ARCA blog: In the past three decades, do you think police agencies are more or less interested in investigating stolen art and antiquities? Do you think there are more resources out there today? What role does the Internet play in investigations today?
Mr. Ellis: The past three decades has been interesting in respect of the response to cultural property crime by the police in many countries. At the start of the 1980's there was little interest in this area of crime with the exception of Italy, who throughout this time have devoted considerable resources to protecting their cultural property and investigating those responsible for the theft of it. In 1984 the art squad at Scotland Yard was actually closed and its 14 detectives were dispersed on to other crime squads. In the USA the FBI had no dedicated team and only in the police departments in New York and Los Angeles was there any recognition that art and antique crime posed a problem. It was largely due to the restructuring of the art market during the 1980's and the rapid increase in prices that this generated that criminals recognised the potential in art crime. The resulting increase in crime forced law enforcement to adjust and review the situation.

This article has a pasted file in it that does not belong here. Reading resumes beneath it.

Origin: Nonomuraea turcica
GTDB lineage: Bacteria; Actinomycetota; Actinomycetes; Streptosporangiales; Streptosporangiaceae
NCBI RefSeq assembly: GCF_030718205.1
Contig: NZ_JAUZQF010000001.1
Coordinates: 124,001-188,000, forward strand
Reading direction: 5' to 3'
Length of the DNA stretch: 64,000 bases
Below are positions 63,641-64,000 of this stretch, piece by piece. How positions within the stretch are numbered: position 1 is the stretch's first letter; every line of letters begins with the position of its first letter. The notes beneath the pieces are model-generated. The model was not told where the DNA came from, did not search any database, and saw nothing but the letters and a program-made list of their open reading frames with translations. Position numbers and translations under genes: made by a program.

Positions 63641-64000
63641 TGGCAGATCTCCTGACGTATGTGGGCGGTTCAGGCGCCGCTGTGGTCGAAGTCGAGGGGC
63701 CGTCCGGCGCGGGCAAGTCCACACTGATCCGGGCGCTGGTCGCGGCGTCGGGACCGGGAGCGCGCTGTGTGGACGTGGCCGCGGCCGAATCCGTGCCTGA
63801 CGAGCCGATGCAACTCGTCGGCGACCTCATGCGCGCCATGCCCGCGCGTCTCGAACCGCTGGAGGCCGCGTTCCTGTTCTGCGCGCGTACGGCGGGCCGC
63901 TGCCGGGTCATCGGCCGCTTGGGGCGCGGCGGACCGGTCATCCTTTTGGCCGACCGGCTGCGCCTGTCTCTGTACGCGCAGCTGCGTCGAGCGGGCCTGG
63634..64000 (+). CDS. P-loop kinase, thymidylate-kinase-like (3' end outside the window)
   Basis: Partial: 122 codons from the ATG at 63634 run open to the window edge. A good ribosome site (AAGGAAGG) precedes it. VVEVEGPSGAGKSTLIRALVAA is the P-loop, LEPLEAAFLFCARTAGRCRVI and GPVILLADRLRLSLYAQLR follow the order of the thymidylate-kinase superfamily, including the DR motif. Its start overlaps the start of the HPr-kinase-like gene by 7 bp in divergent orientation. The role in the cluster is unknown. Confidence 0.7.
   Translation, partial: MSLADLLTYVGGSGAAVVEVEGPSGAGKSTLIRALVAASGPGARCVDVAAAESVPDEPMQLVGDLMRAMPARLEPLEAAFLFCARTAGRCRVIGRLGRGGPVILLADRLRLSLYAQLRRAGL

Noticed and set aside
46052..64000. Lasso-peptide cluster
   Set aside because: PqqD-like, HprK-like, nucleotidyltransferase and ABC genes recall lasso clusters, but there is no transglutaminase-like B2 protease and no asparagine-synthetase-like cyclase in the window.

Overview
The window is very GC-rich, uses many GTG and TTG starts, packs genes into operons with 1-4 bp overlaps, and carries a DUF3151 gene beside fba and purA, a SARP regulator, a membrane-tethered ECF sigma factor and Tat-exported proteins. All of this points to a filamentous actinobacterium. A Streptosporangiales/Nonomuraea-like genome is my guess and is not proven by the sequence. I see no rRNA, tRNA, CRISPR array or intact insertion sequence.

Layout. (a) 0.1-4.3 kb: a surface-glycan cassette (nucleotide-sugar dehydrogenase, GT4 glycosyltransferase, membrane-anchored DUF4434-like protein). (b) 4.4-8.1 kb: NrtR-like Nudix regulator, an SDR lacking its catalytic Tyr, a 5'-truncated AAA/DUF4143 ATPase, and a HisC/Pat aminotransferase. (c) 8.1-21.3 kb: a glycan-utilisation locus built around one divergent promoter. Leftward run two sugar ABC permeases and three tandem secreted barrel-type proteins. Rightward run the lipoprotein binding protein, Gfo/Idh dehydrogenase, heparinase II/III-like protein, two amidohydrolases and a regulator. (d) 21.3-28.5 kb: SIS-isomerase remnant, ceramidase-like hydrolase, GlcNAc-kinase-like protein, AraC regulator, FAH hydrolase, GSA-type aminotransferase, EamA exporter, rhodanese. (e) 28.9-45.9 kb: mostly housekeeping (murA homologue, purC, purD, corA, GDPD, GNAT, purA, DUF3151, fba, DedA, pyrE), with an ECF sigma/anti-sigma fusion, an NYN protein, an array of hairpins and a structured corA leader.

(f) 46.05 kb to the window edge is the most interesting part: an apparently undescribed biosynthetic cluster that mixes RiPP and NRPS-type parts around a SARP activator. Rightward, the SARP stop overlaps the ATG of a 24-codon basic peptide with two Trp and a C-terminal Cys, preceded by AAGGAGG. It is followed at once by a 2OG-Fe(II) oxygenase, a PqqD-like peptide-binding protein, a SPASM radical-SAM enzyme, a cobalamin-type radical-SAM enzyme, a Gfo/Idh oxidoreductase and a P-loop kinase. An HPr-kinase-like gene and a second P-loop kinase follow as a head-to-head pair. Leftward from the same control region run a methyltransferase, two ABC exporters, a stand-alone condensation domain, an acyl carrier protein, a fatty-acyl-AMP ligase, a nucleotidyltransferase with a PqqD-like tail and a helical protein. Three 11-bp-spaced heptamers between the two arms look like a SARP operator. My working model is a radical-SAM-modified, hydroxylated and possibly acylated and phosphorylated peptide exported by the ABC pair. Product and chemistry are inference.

By the end of the 1980's I had reformed the art squad at New Scotland Yard, the FBI in New York were handling an increasing number of international requests through one dedicated office and in Los Angeles an art detail was put in place run by a detective Bill Martin who was later appointed to the President's advisory panel on cultural property crime. During the 1990's more countries recognised cultural property crime as a problem and with the end of the cold war and the opening of international borders the trafficking of cultural property crime grew rapidly becoming a major concern.